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Since the introduction of the var keyword, why would you want to use why use fully-qualified names?

var effectively reduces the typing for variable declarations. Hence, it becomes possible to keep the full declaration without bloating the code. This makes me wonder, why would you even want to declare namespace usage?

// A lot of typing, but unambiguous.
System.Drawing.Point a = new System.Drawing.Point();

// using System.Drawing, Point possibly ambiguous.
Point b = new Point();

// using System.Drawing, Point possibly ambiguous.
var c = new Point();

// Less typing, still unambiguous.
var d = new System.Drawing.Point();

What is the best practice here?

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closed as not constructive by Ash Burlaczenko, Thomas Levesque, Esteban Araya, Stefan Gehrig, akjoshi Nov 27 '12 at 10:11

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What's the point? If there's an ambiguity, the code will fail to compile anyway... Just use using clauses, and use the fully qualified name in the (usually rare) ambiguous cases... –  Thomas Levesque Nov 26 '12 at 16:51
Why not to go even farther - why using all this long names like "Point" and "Stream" when 2-3 characters are enough like "pPx" and "s$e" (and you'll save whole bunch of money on obfuscators too). –  Alexei Levenkov Nov 26 '12 at 17:02
@Thomas, The code might fail to compile, but it's not guaranteed. –  l33t Nov 27 '12 at 0:03
@l33t, well, can you give me an example where an ambiguity compiles successfully? It's one of the most important principles in the C# language: the compiler never tries to guess; if there's a doubt, it fails and lets you resolve the ambiguity. If it succeeds, then you can be sure there isn't another symbol with the same name in the current scope. –  Thomas Levesque Nov 27 '12 at 2:22
You're right. Lol :P –  l33t Nov 27 '12 at 8:13

5 Answers 5

up vote 7 down vote accepted

This seems to be less about namespaces and more about the use of static typing inside code. The main argument I have heard for not using var extends to when the variable type isn't readily apparent by glancing at the declaration. Consider the following code:

var readyTasks = _config.GetTasks().Where(x => x.Ready);

How on earth are you going to know what readyTasks is? IEnumerable is a given, considering what Where() returns, but beyond that the only way to get the type out of this is to mouse over var and let Visual Studio ferret it out for you. This gets even more complicated as LINQ statements get longer, enumerables get thrust into logical structures like foreach loops, the list goes on and on and on.

Proponents of var (of which I am one), will counter that this is a tiny thing to reap the numerously fewer hassles that var will produce for you in the long run. Static type declarations have never been a consideration of programmer comfort, ever. They are for compilers first and foremost. Therefore, it does not seem to make sense to hold onto this artifact simply because you're used to it.

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Namespaces are only really useful for a few reasons:

  1. Helping to distinguish between classes with the same name
  2. To help 'structure' the project into meaningful pieces

As Oded mentioned, these reasons alone can be very important - although uncommon, ambiguity is not impossible and in this case using namespaces would be a necessity.

Find out more about namespaces here.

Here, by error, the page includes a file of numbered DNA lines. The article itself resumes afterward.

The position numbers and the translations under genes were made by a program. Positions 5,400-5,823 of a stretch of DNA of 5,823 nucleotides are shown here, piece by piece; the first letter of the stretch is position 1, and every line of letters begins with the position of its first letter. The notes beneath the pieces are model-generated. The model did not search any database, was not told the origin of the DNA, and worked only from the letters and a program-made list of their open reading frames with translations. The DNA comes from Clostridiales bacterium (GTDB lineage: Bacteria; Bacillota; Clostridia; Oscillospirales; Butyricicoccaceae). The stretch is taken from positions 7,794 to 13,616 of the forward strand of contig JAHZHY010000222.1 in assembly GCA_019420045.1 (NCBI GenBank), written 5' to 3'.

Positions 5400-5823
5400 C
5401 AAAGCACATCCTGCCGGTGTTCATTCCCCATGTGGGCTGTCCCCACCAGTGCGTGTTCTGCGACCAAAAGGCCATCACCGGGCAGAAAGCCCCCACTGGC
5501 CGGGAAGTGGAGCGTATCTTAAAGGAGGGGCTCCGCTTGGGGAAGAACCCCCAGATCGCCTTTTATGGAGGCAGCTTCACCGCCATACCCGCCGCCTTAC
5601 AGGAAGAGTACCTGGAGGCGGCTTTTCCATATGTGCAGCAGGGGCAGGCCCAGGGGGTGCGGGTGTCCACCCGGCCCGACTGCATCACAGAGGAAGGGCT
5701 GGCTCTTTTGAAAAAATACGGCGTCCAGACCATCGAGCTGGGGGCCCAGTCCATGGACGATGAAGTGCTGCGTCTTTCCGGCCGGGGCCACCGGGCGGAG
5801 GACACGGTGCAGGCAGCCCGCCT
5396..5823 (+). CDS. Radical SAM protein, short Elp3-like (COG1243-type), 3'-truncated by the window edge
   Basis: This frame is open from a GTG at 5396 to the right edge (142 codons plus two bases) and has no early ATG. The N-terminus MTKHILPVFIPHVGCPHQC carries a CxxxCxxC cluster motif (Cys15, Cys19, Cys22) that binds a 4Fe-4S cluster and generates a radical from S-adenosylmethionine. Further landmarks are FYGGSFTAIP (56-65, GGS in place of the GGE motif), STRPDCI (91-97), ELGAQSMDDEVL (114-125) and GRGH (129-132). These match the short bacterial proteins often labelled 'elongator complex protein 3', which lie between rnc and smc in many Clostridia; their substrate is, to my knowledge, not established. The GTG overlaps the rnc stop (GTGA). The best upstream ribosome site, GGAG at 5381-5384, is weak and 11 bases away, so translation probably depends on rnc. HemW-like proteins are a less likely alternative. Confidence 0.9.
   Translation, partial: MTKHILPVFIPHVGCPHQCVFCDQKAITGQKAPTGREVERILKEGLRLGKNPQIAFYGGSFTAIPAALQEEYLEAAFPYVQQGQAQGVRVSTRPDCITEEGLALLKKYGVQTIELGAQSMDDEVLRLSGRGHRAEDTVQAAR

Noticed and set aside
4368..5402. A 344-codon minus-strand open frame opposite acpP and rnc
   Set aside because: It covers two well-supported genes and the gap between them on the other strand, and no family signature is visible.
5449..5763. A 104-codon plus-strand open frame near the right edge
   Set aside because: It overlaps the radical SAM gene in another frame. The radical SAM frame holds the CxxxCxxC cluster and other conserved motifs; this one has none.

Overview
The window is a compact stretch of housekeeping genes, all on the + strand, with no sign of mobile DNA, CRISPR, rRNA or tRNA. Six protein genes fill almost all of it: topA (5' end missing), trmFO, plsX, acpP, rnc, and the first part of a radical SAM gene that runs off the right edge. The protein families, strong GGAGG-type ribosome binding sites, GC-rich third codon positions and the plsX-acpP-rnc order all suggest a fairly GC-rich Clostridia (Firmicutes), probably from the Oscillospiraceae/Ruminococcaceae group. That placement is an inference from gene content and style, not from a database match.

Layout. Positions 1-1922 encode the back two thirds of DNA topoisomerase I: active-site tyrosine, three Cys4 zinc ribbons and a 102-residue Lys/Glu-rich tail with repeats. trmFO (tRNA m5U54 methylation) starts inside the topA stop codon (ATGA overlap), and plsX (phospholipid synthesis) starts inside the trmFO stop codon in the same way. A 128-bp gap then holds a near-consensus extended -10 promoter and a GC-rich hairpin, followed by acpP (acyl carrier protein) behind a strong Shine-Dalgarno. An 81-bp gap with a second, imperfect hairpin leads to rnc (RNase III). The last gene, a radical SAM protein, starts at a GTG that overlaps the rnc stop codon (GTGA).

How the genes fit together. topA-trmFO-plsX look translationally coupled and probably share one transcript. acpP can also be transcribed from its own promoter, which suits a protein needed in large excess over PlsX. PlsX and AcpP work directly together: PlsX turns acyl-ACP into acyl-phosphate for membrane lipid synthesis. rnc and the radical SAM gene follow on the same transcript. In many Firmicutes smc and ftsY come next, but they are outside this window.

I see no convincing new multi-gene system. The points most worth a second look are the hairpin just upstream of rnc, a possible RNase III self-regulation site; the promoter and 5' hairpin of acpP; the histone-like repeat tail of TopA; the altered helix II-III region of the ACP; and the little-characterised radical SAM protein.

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Which are, actually, really good "things" to have. –  Oded Nov 26 '12 at 16:51

I think your question is actually Why use fully-qualified names? and not Why use namespaces?.

Namespaces are very important within any Object Oriented language. If you have 2 classes with the same name (which happens quite often within the .NET framework already), how are you supposed to distinguish between them? That's the point of a namespace - and if there are 2 classes with the same name within the same namespace, the code won't compile. (Unless, of course, they're partial classes, which is an entirely different story).

On instance of this that I run into often is a List. We use NHibernate on a few projects here, which has it's own List. If I'm instantiating a List, I can't just do:

var list = new List<string>();

.. because the compiler won't know if I want a NHibernate.Mapping.List or a System.Collections.Generic.List.

The var keyword is very useful for type inference, but that's not helpful if you don't have the proper using statements or Fully Qualified names on the other end.

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Namespaces are used
1. To define scope
2. To distinguish same class name in different namespaces/projects/assemblies.

Usage of var is not linked to namespaces in anyway. Less typing is taken care by namespace aliases.

Using Namespaces

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For throwaway test apps (e.g. checking Stack Overflow answers), I don't use a namespace. For anything else, I do. It's just an organization thing - if you're going to reuse code, it's helpful to separate it from other code you're also reusing in the same context. What I mean is, if you're creating an app using LibraryX and LibraryY, it's useful to be able to differentiate between them within the app. It's possible that they both use the same class names, for example - which will make the code ugly if you don't use namespaces.

Aside from anything else, if you're coding with Visual Studio it's actually more work not to include a namespace - you've got to modify the project to give it an empty default namespace.

For Information regarding Naming plz refer: Namespace Naming Convention

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